Thursday, April 15, 2010

Cheeky Bastards

It was the worldwide thump; the resounding kick in the ass to the music scene that heralded the rise of Punk. Minus all the complacent and bloated excess of rockstardom, with all the chewed-up fat trimmed off, and just barebones rhythm and sheer, belligerent power, the way rock n' roll's supposed to be, the Sex Pistols were the shite.

Never Mind The Bollocks, Here's The Sex Pistols was not exactly the purported death knell for Rock, as we knew it; it merely jogged our senses, presented possibilities, and brought everything back to its roots, a combined sort of evolution/devolution, if there was one, or such a thing.

The Pistols, singer/sneerist and King of the staredown Johnny Rotten (John Lydon), guitarist/sometime petty thug (now celebrated LA DJ) Steve Jones, bassist (and big Beatles fan) Glen Matlock and drummer Paul Cook, not only kicked in the doors of the Rock establishment, but trashed the entire edifice in the process. Bollocks lived up to its name, not for its lack of scope nor direction, but because it was so full of itself, and of potential promise; a twisted, yet inspiring beacon of sorts for other bands to follow, in true if-they-can-do-it-so-can-we Punk ethos.

Borne from years of urban dissent, poverty and just plain boredom, the late great Punk impressario Malcolm McLaren saw it fit to put together, Frankenstein-style, a ragtag bunch that would spew the chaotic bile of piss and vinegar, with equal amounts of shock value and the necessary hype, to shove it along the way. Shunned by record labels, hated by the press, and barred from the pubs, the Sex Pistols were on their way.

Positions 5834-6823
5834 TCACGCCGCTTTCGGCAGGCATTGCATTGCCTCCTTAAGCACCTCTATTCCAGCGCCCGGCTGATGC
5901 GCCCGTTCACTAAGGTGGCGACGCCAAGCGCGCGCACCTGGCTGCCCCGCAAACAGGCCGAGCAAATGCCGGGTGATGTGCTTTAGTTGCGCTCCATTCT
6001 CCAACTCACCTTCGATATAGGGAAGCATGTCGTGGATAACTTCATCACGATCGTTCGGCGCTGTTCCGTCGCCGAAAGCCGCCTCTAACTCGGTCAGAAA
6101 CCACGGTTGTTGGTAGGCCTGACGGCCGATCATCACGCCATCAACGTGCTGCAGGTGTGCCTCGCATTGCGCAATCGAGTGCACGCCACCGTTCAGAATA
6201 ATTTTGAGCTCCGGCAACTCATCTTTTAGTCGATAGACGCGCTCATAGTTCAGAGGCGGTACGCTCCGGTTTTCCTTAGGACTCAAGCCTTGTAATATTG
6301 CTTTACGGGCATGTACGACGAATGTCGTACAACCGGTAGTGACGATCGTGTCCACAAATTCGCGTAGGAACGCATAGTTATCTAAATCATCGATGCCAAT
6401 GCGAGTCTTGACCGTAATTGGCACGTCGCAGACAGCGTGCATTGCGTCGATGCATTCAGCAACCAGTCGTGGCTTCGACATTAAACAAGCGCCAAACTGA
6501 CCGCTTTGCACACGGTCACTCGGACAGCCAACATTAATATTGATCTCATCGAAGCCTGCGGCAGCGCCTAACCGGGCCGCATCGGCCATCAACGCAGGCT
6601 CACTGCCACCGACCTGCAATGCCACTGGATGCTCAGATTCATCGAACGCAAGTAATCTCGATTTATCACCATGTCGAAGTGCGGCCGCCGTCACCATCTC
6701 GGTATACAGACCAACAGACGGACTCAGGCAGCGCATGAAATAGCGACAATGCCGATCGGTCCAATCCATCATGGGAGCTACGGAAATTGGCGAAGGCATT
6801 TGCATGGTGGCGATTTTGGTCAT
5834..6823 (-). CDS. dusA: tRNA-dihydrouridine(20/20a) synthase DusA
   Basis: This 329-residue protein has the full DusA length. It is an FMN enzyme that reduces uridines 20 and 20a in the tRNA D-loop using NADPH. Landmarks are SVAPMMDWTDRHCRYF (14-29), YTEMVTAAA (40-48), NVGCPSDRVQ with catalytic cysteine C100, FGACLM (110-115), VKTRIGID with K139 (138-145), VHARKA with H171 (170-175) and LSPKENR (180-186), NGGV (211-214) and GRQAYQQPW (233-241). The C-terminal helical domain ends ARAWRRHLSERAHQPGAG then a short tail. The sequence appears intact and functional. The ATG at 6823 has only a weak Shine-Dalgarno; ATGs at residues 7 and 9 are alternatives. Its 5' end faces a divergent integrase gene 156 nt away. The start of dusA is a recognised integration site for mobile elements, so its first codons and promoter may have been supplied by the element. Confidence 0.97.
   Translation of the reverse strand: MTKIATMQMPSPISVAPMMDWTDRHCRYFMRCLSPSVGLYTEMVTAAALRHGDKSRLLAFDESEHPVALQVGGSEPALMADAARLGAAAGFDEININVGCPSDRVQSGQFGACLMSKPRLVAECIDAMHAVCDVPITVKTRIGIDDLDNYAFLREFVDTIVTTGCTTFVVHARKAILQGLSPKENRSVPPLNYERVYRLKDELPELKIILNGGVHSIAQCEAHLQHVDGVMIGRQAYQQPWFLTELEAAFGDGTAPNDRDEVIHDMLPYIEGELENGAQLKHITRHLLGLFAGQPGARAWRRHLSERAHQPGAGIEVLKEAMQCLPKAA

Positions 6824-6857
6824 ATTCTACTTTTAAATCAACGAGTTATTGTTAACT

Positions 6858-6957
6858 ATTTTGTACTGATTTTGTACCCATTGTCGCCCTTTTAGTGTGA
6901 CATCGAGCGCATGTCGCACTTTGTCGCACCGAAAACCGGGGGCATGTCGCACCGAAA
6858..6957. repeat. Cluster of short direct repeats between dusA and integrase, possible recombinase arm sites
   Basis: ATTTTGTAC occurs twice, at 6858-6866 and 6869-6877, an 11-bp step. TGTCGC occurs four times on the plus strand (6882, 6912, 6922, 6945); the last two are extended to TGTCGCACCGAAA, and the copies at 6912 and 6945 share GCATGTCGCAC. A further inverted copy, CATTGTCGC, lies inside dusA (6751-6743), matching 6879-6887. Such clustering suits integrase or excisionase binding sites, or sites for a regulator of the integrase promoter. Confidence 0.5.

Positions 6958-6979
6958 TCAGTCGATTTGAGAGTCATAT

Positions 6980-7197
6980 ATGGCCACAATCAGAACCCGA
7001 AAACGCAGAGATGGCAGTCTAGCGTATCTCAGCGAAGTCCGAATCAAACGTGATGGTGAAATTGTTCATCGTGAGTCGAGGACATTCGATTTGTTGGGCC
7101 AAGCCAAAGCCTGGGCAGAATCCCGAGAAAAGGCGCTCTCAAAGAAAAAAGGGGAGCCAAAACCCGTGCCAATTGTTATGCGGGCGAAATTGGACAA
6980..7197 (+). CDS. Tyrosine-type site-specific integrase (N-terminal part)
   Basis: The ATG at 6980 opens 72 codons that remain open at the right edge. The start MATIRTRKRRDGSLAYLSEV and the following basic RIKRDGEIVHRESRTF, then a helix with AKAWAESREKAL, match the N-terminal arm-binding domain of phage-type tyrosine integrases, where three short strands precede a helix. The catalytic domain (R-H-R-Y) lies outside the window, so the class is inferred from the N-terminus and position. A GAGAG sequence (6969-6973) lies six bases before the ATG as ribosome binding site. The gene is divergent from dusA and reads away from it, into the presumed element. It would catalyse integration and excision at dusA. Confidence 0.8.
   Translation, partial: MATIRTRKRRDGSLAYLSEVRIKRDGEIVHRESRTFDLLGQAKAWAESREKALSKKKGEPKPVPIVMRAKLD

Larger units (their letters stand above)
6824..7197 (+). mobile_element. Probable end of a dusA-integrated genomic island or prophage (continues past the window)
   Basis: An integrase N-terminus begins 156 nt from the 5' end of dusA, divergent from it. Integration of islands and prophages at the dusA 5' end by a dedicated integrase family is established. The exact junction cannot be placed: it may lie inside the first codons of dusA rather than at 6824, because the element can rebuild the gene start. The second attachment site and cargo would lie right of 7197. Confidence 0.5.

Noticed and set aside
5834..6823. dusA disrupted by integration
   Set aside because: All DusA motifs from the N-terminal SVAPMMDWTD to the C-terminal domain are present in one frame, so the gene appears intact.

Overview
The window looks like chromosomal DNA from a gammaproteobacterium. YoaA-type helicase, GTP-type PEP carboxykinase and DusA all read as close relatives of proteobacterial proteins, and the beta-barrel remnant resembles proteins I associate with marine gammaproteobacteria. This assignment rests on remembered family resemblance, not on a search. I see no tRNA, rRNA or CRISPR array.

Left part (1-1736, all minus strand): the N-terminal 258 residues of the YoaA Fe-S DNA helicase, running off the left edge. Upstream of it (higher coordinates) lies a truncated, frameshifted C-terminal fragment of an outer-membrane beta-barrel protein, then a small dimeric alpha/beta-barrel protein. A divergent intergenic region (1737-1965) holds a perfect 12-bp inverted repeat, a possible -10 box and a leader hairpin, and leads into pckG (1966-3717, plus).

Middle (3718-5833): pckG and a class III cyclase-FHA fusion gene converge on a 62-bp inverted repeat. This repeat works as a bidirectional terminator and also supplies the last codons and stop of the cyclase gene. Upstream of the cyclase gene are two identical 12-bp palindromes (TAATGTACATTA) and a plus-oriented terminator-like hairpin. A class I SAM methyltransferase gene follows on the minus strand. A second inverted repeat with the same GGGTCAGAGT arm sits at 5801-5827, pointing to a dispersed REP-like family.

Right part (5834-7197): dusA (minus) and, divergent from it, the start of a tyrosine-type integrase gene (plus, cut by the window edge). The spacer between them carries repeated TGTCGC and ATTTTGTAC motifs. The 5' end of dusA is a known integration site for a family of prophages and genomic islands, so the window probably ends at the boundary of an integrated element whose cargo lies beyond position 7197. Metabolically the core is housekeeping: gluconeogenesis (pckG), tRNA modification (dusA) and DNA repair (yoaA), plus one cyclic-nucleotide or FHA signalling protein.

Bollocks seethed with all the trappings of youth dissent ("Holiday In The Sun") and hateful disdain for the Royals ("God Save The Queen") on the eve of its anniversary, at that. It also touched on typical urban concerns like abortion ("Bodies"), poverty ("Problems") and the detachment attached (or detached) it spawns ("No Feelings").
Their fuck-all attitude never endeared them to The Man ("EMI"), nor the other way around ("Anarchy In The UK"), but the word was definitely out.. never mind you, me, the government nor anybody else, to paraphrase the geezers, ".. except for myself, my beautiful self.."

And in the wake of Pistols ex-manager McLaren's recent demise, it is only now that most realize how vital Malcolm's legacy truly stood for. He may have gone for the cash for chaos, and the cries of "no future" from his former squires, but beyond all the hype and the misconception of the majority.. the Pistols were true to their words.
Until now.

"..We mean it, maaaan!"


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